They seem to have finally worked through most of the accuracy issues on these guns. Time will tell with regard to durability. I own and shoot a few English guns and rifles. Holland & Holland builds approximately eighty guns a year. Which were built by Sabatti?
 

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I was aware that Grulla built many of the William Evans doubles and Schultz and Larsen built their bolt rifles, but this is the first I have heard of Sabatti building Hollands!
 

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When I visited the Sabatti factory last year, Mr. Sabatti took me in to their firearm collection room where they had guns they had made over the centuries. He handed me one on the Holland & Holland shotguns they had made that was in his collection. He said the hand engraving work alone was worth over $40k. They don't publicize that fact but if you get invited to tour their factory, they will show you the guns. So I'm giving you this information first hand because I held the gun in my hands. I know they are not currently making them for Holland & Holland and I forgot how old the gun was that I was holding. My best guess is the gun was 40 years old.
 

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All of H&H's bespoke guns - which are all of their current production - are made to order in house. They flirted with an off the shelf game gun off and on in the 80's (when all the British gunmakers were struggling) which primarily were built by the trade (read Birmingham) on a boxlock action. It may be they sourced some actions or barreled actions from Sabatti during that time as well. However, these would have been, at least by H&H's standards, working guns - and there were very few produced. For instance, they produced an OU for a few years which was "finished" in London. Those actions and barrels were procured elsewhere - perhaps Sabatti? They sold in the 12k range at a time when a bespoke gun was well over 60k (now north of a 100k). All first quality H&H guns were and are made in house.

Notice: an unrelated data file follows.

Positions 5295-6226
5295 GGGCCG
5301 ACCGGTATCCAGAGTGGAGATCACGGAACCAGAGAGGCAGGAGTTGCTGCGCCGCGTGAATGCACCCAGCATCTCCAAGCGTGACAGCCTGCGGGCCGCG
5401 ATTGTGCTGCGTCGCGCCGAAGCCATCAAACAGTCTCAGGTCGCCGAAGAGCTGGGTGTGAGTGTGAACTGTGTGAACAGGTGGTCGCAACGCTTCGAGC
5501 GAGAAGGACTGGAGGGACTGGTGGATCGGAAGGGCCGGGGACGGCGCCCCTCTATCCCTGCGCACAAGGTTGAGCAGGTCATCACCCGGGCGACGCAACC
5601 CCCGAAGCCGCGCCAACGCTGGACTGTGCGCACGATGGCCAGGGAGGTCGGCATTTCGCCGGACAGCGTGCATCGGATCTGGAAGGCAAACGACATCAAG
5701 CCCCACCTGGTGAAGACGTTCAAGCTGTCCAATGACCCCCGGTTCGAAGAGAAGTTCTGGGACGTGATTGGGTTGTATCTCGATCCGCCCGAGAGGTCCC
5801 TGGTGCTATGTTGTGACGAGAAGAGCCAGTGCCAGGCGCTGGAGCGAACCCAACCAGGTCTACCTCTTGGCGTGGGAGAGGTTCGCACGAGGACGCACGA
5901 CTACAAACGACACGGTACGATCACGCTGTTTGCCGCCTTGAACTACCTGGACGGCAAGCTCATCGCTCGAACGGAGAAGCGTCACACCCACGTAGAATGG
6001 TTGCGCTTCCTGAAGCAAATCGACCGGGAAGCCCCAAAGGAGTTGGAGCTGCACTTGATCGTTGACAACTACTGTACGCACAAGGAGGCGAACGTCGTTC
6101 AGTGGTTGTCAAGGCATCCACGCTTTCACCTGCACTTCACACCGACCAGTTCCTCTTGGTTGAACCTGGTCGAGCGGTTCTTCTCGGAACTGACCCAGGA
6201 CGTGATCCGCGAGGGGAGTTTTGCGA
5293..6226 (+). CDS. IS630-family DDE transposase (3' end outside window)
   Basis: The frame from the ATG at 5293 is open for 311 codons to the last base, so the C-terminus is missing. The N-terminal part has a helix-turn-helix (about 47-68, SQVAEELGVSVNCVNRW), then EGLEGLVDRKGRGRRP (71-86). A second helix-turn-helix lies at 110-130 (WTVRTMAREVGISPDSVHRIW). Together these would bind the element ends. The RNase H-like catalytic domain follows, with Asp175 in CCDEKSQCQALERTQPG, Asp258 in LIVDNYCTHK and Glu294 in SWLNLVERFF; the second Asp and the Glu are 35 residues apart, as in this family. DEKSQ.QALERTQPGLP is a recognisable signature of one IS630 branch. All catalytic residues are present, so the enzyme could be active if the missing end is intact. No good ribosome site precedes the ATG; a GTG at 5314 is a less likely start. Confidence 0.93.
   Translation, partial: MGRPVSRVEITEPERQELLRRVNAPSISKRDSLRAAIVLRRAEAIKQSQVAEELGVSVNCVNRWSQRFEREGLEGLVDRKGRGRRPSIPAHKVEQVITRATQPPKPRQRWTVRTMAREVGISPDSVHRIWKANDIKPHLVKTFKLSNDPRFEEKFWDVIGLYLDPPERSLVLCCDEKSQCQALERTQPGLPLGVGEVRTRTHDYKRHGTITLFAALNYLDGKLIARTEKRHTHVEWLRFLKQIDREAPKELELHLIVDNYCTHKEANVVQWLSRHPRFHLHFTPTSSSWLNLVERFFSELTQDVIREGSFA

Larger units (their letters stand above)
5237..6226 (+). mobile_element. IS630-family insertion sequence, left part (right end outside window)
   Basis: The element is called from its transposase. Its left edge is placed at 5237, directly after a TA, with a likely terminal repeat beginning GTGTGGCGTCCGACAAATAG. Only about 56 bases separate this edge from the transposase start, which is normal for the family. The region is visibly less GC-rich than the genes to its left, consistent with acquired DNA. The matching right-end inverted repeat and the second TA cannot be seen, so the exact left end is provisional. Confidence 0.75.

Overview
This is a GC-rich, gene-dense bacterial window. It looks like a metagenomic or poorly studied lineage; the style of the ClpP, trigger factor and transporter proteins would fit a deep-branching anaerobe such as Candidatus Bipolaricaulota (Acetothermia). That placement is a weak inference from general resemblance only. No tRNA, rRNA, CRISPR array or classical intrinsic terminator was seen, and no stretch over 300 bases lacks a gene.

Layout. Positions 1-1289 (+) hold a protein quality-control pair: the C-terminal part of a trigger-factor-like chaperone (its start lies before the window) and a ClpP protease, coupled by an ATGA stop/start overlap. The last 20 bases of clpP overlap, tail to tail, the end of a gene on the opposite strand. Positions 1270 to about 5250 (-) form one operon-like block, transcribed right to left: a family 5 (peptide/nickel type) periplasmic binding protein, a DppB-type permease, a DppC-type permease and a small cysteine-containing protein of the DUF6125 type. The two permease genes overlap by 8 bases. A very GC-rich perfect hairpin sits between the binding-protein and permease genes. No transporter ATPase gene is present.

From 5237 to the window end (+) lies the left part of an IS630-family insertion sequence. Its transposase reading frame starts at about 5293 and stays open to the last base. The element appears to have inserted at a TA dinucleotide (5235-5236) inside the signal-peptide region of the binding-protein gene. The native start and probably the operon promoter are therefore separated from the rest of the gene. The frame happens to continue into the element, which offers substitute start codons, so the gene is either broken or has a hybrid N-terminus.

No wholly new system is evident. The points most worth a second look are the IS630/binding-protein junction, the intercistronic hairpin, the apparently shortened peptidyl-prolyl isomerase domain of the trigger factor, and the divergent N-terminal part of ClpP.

All that said, Sabbati has produced some very fine sidelock doubles on both the H&H and Purdey Beesley actions - I believe their best guns are now essentially a copy of the Royal action. But those upper end guns were not produced for either H&H or Purdey. They have been marketed by Sabatti touting their respective actions as do other makers using those designs.

Sabatti is an interesting company. They have been around essentially as long as Beretta. They have the ability to turn out mass-produced guns which compete at the very lowest price point. Their basic double rifle is a good example. At the same time, they are capable of producing works of the gun-maker's art which compete with some of the best Italian makers - such as Famars - who is a truly world class maker. Of course a Famar's double rifle will be a whole different investment proposition than the Sabatti.

Great that you had the opportunity to visit their production facility. And I am really glad to hear that their double rifle seems to have moved past its teething problems.
 
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BigBore

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Yes, the Sabatti Holland & Holland deal was not long lived and I don't believe they produced many guns for for them. But the shotgun I handled was a true side lock. I have a picture I took of it some where but it's a bit blurry because the room was not well lite. All I can state for a fact is that Mr. Sabatti handed me a shotgun that he said his company made for H&H and it appeared to be authentic. As I recall he said they didn't make very many and did not indicate why the deal ended. But it is rather common in Italy for one company to make guns for another. I also saw Lyman muzzle loaders being build in the Pedersoli factory, I saw Babby Desert Eagles being made in the Tanfogilo factory and I saw F.A.I.R. making receivers for Perazzi. So it's a rather common practice. I watched the barrel hammer forge in action in the Sabatti factory, it was rather amazing. I'm no expert in double rifles but Craig Boddington certainly is. He now owns 2 Sabatti's. He did choose to use my Sabatti 450/400 to take his 100th buffalo so that certainly says some thing about his confidence with the gun. Especially sense Sabatti is not one of his sponsors. Craig did say that all the Sabatti's he shot (5 that I know of), shot as well or better than any other double rifle he shot. Mike Scoby formally of Petersen's Hunting owns a Sabstti 500 NE that he used on Elephant in 2017 and loved the rifle too. Unless you're into just spending a huge sum of money for a rifle, the Sabatti double rifles are just as good or better than any on the market. Just because they are relatively inexpensive doesn't mean they are cheaply built. He planned on writing an article about the hunt but apparently writing about shooting Elephants was not politically correct in 2017.